A national class-action lawsuit has been launched in Ontario seeking more than $12.5 billion in federal compensation for the 91,000 people who attended Indian residential schools across Canada.
The Assembly of First Nations, Canada’s largest native organization is endorsing the claim. “’The AFN will indicate to the courts they are supportive of it as a tool for adequately compensating school victims,”’ said Craig Brown, one of four Toronto lawyers working on the claim.
The AFN will also be a valuable ally when it comes time to ask a judge to certify the claim, the first step in the class-action process. Brown said.
The claim seeks damages not only for every person who attended and Indian residential school between 1920 and 1996, but also for members of their families. It claims damages not only for physical and sexual abuse – the two areas that have so far yielded compensation in the courts – but also for a wide range of hardships, including forcible confinement, breach of treaty and loss of language and culture.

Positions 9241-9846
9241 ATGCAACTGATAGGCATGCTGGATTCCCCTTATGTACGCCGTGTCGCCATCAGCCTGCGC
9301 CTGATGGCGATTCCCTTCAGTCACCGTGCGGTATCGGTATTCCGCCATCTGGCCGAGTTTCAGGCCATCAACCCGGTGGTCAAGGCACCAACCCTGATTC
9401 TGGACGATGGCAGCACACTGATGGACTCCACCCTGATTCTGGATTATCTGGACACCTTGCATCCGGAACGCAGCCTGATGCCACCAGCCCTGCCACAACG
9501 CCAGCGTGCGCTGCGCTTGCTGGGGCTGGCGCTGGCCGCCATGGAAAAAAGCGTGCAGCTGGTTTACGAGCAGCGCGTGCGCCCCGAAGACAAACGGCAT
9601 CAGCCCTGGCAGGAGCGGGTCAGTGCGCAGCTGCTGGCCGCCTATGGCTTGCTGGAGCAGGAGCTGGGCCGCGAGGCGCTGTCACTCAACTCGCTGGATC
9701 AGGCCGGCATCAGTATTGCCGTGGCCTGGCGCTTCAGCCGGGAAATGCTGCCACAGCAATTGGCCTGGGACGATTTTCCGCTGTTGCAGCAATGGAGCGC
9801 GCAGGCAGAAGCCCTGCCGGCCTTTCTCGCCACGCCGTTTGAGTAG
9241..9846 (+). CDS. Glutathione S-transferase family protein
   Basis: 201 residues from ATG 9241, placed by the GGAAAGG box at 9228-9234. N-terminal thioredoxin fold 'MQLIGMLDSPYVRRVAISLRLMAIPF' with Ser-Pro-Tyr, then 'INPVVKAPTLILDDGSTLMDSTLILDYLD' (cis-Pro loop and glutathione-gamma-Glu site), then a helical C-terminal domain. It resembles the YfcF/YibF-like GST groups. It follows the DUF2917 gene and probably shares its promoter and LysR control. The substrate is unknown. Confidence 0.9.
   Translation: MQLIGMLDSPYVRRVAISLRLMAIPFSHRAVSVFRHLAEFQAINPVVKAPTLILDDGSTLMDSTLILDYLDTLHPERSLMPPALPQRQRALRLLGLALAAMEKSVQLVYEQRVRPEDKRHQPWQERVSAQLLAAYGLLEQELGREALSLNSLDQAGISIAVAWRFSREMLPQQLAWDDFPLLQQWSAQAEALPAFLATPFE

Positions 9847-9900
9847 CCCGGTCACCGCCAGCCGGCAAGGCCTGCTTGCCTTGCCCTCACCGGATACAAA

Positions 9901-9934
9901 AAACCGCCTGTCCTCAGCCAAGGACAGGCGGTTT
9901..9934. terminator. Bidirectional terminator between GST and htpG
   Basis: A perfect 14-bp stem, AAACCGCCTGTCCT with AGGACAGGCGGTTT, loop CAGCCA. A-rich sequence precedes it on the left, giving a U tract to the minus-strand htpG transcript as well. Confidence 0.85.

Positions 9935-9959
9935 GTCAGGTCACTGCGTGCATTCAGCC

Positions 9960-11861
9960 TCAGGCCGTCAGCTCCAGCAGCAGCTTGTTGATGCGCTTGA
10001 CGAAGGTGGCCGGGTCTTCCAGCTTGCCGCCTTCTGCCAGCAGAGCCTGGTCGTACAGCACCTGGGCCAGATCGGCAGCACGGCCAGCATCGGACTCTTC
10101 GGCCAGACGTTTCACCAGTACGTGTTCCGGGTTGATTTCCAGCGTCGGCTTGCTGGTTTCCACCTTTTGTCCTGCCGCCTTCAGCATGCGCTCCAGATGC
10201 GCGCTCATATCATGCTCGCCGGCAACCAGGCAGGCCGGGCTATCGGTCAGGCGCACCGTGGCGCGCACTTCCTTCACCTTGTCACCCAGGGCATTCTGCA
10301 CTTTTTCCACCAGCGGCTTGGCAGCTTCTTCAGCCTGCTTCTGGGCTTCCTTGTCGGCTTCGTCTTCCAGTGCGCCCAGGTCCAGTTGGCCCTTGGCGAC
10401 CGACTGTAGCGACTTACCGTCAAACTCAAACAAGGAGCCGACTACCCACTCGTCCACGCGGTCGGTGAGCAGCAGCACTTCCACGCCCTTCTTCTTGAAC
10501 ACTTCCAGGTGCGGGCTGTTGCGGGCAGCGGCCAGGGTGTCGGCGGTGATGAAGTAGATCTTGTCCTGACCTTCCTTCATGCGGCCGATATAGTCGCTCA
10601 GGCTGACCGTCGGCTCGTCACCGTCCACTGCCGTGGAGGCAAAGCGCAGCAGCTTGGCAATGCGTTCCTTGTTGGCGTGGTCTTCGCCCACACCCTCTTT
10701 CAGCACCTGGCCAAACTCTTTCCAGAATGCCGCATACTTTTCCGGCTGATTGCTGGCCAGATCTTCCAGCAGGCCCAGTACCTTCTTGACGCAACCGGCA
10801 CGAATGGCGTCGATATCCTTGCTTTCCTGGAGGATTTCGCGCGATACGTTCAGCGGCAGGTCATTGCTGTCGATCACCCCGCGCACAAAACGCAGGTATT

Brown said the lawsuit, initially filed against both Ottawa and the Christian churches that helped operate the schools, will be amended to include only the government as a defendant. A year ago, an Ontario judge refused to certify a residential school class action for former students of the Mohawk Institute Residential School near Brantford, Ont.
The judge ruled that the experiences of the students at the one school were not similar enough to enable them to sue as a class. That decision is under appeal.